Poloncarz plays down problems at CPS
For workers at Erie County Child Protective Services, high caseloads and missed deadlines have become the norm. But Erie County Executive Mark Poloncarz is adamant that the department no longer has any serious problems.
“We’ve made great progress and we’re headed on the right track, there’s just always a little more work to be done,” Poloncarz said.
County Legislators disagree. They voted 7-4 Thursday in favor of asking Poloncarz to personally discuss the performance of CPS at a special public meeting. But Poloncarz said he would not do so and dismissed today’s vote as “a political stunt.”
The county executive, up for re-election in November, had ducked questions from Investigative Post until we approached him at a press conference Monday.
Asked whether he acknowledged that problems in CPS persist, Poloncarz said he did not.
“I have to take umbrage with your statements and with your report,” he said.
But some county legislators – as well as the dozen current and former CPS workers interviewed by Investigative Post – say the department’s problems are far from over.
“It is totally unacceptable,” said Legislator Ted Morton, R-Depew.
“We still have massive backlogs and some serious problems in that department.”
Earlier this week, Morton, vice chairman of the committee that monitors CPS, had written to Poloncarz, asking him to attend a special meeting of the Health and Human Services Committee.
“I do not believe that the fundamental problems of the department have been fixed,” he wrote, adding that “efforts to spin a positive image of the situation are misleading, if not a flat out lie.”
The average number of cases assigned to workers more than doubled after an intensive 2013 state audit precluded the county from closing cases for several months.
In the first half of 2013, the average caseload was just 16; in 2014, it soared to 40. CPS has made some headway in reducing caseloads – but the average for the first half of this year still stands at 27, almost twice the state-recommended maximum of 15.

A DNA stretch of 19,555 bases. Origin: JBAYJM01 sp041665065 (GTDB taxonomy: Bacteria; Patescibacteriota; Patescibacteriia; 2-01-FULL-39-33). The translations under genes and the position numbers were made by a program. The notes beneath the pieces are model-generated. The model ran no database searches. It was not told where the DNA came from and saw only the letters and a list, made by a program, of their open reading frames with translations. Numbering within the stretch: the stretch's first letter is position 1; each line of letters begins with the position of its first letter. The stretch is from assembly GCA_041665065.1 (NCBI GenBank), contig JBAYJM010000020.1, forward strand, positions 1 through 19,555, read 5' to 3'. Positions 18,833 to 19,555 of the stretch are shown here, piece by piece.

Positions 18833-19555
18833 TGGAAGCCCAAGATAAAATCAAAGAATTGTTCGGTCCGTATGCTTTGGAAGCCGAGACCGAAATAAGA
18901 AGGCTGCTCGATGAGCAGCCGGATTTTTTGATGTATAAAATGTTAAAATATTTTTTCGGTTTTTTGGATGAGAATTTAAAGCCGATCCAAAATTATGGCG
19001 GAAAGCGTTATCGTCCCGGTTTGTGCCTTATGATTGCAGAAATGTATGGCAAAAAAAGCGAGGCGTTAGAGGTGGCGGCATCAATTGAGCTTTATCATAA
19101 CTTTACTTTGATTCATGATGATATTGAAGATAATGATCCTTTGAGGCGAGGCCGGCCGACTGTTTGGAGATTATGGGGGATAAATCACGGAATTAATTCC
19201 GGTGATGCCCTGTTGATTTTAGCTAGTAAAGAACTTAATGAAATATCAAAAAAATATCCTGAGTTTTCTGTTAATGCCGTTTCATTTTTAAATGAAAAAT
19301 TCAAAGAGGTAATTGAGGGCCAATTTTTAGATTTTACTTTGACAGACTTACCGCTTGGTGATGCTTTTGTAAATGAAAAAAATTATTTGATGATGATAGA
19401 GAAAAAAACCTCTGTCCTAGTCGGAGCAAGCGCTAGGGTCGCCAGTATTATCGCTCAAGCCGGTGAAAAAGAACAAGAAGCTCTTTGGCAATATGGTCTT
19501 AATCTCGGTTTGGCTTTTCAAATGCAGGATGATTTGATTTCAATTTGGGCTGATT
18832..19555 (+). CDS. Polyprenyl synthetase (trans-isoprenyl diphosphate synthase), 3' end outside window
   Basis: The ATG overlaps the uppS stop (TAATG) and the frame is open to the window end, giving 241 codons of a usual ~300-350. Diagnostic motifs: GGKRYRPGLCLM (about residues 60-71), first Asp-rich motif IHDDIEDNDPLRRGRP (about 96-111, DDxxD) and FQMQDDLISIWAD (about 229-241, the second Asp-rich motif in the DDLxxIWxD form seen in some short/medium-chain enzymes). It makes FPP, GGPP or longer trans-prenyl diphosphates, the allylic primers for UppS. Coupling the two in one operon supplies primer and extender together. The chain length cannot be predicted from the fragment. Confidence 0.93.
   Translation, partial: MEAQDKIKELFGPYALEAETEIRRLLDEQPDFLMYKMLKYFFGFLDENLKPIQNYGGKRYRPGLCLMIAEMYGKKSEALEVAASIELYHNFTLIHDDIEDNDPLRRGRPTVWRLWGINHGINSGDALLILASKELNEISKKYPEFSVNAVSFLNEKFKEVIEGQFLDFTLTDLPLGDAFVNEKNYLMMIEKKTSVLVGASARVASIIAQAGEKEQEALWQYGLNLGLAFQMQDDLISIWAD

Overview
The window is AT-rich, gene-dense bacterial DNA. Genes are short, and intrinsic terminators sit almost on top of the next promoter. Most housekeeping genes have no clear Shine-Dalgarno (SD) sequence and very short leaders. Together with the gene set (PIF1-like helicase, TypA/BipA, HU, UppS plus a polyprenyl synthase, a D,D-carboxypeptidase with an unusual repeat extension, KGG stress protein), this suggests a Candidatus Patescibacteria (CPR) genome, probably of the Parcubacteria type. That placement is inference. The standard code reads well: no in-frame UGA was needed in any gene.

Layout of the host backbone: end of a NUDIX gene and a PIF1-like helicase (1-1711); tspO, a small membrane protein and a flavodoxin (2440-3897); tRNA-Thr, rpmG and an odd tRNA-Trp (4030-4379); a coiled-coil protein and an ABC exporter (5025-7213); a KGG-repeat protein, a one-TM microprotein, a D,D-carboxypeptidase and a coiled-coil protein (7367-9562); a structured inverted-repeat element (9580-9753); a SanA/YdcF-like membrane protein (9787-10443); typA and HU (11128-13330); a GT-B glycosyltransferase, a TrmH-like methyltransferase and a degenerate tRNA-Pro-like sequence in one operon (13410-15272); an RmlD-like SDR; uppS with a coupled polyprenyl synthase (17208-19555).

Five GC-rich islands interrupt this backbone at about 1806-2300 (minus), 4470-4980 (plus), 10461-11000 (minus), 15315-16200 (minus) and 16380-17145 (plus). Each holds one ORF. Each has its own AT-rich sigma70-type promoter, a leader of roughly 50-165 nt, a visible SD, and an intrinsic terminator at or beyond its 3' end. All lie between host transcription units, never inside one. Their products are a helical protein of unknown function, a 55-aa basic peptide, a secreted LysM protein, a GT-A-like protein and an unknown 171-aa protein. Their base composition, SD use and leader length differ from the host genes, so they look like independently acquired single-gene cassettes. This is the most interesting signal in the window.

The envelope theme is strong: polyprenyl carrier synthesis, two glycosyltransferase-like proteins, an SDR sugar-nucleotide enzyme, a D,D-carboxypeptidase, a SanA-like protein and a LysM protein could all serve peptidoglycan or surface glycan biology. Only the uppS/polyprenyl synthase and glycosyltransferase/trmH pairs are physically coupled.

As a result, the department is still performing dismally in meeting state-mandated deadlines for assessing children’s safety and completing investigations. In the first five months of this year, 56 percent CPS investigations were not completed on time.
Poloncarz said caseloads are down by half compared to this time last year.
“If you look at where we were a year ago, and where we are today, it says that tremendous gains have been made by CPS,” he said.
Morton said that comparison was misleading.
“A year ago, it was crisis,” he said. “But compared to normal times, we’re nowhere near where we should be.”
County legislators last year approved the hiring of 37 new CPS workers, supervisors and special investigators on the condition the department report to lawmakers monthly on progress reducing caseloads and closing the backlog of cases.
“The positive results have been painfully, painfully slow,” Morton said.
“It’s still far too many caseloads per worker and with all of the resources that we’ve approved, there is something wrong here.”
Workers afraid to speak out
Poloncarz also took issue with Investigative Post’s reporting, saying that many of the former workers interviewed “had an axe to grind” because they had been fired.
Legislators say, however, that they’ve heard similar concerns from CPS workers many times over the last year. In his letter to Poloncarz, Morton wrote: “Both current and former employees have consistently reached out to legislators saying the true story isn’t being told.”
Poloncarz also denied that some families with open CPS cases go months without a visit from a caseworker, saying he had not heard of that happening.
But seven of the dozen CPS workers interviewed by Investigative Post said they had worked on cases where that had happened.
Kim Henderson, who resigned her job as a caseworker earlier this month, said one family she was assigned to work with had not been seen in almost a year.
Poloncarz said he expects caseloads to be down to the state-recommended 15 within the next year.
“The numbers are a little higher than I’d like,” he said.
Said Morton: “We are not anywhere near where we should be.”